Severed foot in bucket on Mississippi man’s property breaks open 2016 Louisiana cold case

ST. TAMMANY PARISH, La. — A severed foot found in Mississippi in 2019 has led Louisiana police to the identity of a man found dismembered along a rural stretch of highway in 2016.

St. Tammany Parish Sheriff’s Office officials announced on Friday that the badly decomposed body found along U.S. 90 six years ago has been identified as 72-year-old Kleanthis Konstantinidis. Little is known about Konstantinidis, who authorities said died of blunt force trauma to the head.

The primary suspect in Konstantinidis’ death, Phillip Pointer, of Biloxi, died of natural causes in April 2019, according to NOLA.com. As police investigated Pointer’s death, they made a gruesome discovery under his mobile home: a severed foot tucked inside a bucket.

DNA testing proved that the foot belonged to the man found three years earlier near the Rigolets, an 8-mile deep-water strait that connects Lake Pontchartrain to Lake Borne.

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According to authorities, a landowner called the sheriff’s office the morning of July 29, 2016, to report finding a body on the side of U.S. 90, just east of the intersection with Old Spanish Trail. The man’s arms were missing, as was one leg that had been severed just below the knee.

The DNA Doe Project, a nonprofit organization that helped identify Konstantinidis, said investigators theorized that the limbs were removed to hide tattoos or prominent scars.

“Due to the level of decomposition, age and race were unable to be determined,” St. Tammany Parish officials said in 2016. “The only distinguishable mark was a scar on the victim’s chest from a prior open heart bypass surgery.”

Information from the man who found the body allowed detectives to determine that he had been killed elsewhere and dumped near the intersection overnight on July 28, 2016. According to NOLA.com, the landowner had been on the property at dusk that day and saw nothing amiss.

When he returned at dawn on July 29, the body was there, the news site reported. Authorities estimated that the murdered man had been dumped sometime between 10:30 p.m. and 7 a.m.

The St. Tammany Parish coroner found that the man had been killed days to weeks before his body was dumped. Dr. Charles Preston told the media in April 2019 that evidence at the scene indicated the man may have been killed somewhere on the Mississippi Gulf Coast.

The evidence also indicated that either John Doe or his killer might have had ties to the Gulf Coast.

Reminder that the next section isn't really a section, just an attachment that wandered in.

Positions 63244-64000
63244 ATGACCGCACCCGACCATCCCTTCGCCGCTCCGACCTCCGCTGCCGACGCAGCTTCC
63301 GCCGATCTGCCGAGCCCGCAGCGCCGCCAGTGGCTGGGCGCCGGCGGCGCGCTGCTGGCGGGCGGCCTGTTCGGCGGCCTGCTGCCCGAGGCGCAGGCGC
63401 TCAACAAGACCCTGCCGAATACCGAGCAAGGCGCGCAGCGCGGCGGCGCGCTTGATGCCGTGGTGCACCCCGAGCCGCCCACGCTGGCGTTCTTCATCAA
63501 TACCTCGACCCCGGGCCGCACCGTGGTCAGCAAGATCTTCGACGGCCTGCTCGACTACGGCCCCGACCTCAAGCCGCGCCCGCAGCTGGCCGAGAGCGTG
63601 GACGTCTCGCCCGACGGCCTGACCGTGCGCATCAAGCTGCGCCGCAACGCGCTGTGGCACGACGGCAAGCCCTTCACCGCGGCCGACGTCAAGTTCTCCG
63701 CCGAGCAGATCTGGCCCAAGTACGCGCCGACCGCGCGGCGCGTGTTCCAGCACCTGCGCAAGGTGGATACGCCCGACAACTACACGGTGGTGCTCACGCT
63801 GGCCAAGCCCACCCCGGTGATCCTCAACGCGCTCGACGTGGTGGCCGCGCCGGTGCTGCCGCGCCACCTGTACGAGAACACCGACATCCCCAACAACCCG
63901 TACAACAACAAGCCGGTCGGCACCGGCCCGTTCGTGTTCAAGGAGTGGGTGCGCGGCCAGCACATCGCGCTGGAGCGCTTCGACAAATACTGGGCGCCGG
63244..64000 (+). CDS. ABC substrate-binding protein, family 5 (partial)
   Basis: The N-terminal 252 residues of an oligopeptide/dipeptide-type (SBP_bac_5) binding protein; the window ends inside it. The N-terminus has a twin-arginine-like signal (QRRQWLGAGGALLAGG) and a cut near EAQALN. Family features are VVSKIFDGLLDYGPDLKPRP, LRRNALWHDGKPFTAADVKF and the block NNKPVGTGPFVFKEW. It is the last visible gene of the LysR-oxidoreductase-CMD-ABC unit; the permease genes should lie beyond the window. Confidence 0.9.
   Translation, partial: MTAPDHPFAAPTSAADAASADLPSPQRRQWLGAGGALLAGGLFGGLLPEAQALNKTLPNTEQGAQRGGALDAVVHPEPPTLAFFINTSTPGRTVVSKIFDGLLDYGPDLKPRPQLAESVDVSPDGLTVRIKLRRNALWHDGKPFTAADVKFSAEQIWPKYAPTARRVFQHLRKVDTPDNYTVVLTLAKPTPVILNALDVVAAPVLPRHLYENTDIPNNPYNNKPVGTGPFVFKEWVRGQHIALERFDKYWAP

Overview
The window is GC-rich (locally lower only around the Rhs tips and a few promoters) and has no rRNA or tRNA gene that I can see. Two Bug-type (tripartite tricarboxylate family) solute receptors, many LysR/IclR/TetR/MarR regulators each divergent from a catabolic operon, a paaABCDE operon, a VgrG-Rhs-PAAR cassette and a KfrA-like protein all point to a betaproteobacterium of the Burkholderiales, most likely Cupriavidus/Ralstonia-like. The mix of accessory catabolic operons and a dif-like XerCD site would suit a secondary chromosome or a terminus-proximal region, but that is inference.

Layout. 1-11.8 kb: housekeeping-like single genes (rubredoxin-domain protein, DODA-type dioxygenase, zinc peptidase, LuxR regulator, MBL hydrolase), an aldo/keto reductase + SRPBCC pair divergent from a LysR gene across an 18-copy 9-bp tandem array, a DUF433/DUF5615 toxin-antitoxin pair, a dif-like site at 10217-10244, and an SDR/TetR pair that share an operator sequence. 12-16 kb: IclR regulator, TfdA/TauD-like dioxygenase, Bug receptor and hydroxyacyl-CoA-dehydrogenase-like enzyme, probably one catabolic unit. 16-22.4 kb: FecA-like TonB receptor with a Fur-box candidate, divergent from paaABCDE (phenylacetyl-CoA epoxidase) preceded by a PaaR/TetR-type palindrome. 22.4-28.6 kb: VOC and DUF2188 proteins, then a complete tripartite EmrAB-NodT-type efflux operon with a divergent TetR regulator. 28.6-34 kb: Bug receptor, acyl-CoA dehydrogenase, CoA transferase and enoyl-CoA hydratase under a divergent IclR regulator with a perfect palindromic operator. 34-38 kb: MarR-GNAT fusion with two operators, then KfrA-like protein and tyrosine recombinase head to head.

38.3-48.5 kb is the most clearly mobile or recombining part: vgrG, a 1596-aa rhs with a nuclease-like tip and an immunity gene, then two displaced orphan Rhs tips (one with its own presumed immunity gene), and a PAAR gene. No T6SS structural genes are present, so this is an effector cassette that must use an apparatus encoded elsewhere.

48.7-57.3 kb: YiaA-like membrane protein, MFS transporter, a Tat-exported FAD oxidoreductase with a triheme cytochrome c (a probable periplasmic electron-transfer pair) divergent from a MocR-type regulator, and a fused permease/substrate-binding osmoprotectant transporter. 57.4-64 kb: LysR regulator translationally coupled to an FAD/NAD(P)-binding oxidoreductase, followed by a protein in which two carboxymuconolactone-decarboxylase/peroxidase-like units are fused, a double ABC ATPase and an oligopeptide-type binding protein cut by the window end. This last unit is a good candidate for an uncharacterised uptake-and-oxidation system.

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Unbeknown to Preston, authorities in Biloxi that same month investigated Pointer’s death and found the slain man’s decomposed foot under his home.

St. Tammany detectives were unable to identify their John Doe, so they turned in late 2016 to Parabon Nanolabs, a Virginia-based company that specializes in advanced DNA testing, including DNA phenotyping. The man’s DNA showed that he was a white man with fair skin, brown or hazel eyes and dark brown hair that was likely graying because he was estimated to be 65 or older.

He was also determined to have Southern European or mixed European and Middle Eastern ancestry, according to Parabon.

Sheriff’s office officials released the information from Parabon but were still unable to identify the victim.

Investigators got their first real break in 2019 after DNA testing of the foot found in Biloxi matched the DNA on file for the Louisiana John Doe.

St. Tammany Parish Sheriff Randy Smith told WGNO in New Orleans that the discovery of the foot sparked new leads in the investigation. Detectives conducted several interviews and found new evidence.

The biggest break in the case would come through the help of the DNA Doe Project and Louisiana State University’s FACES Lab, which created a clay bust and composite drawings of the unidentified man.

Volunteers with the DNA Doe Project, using his DNA profile, combed through genealogy websites in search of John Doe’s relatives.

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Detectives were able to identify a relative living in the northern part of the country, authorities said. That relative provided a DNA sample to the St. Tammany Parish Sheriff’s Office, which was then able to positively identify the dead man as Konstantinidis.

The investigation into his murder continues as cold case detectives attempt to find where Konstantinidis died.

“I applaud our investigators who worked this very complicated case and sought out available resources and technology to identify the victim,” Smith said in a statement. “I am thankful for the cooperation between our detectives, the St. Tammany Coroner’s Office DNA Lab, the LSU FACES Lab, the DNA Doe Project, Parabon NanoLabs and the Biloxi Police Department. They all played a role in identifying our victim and locating his next of kin.”

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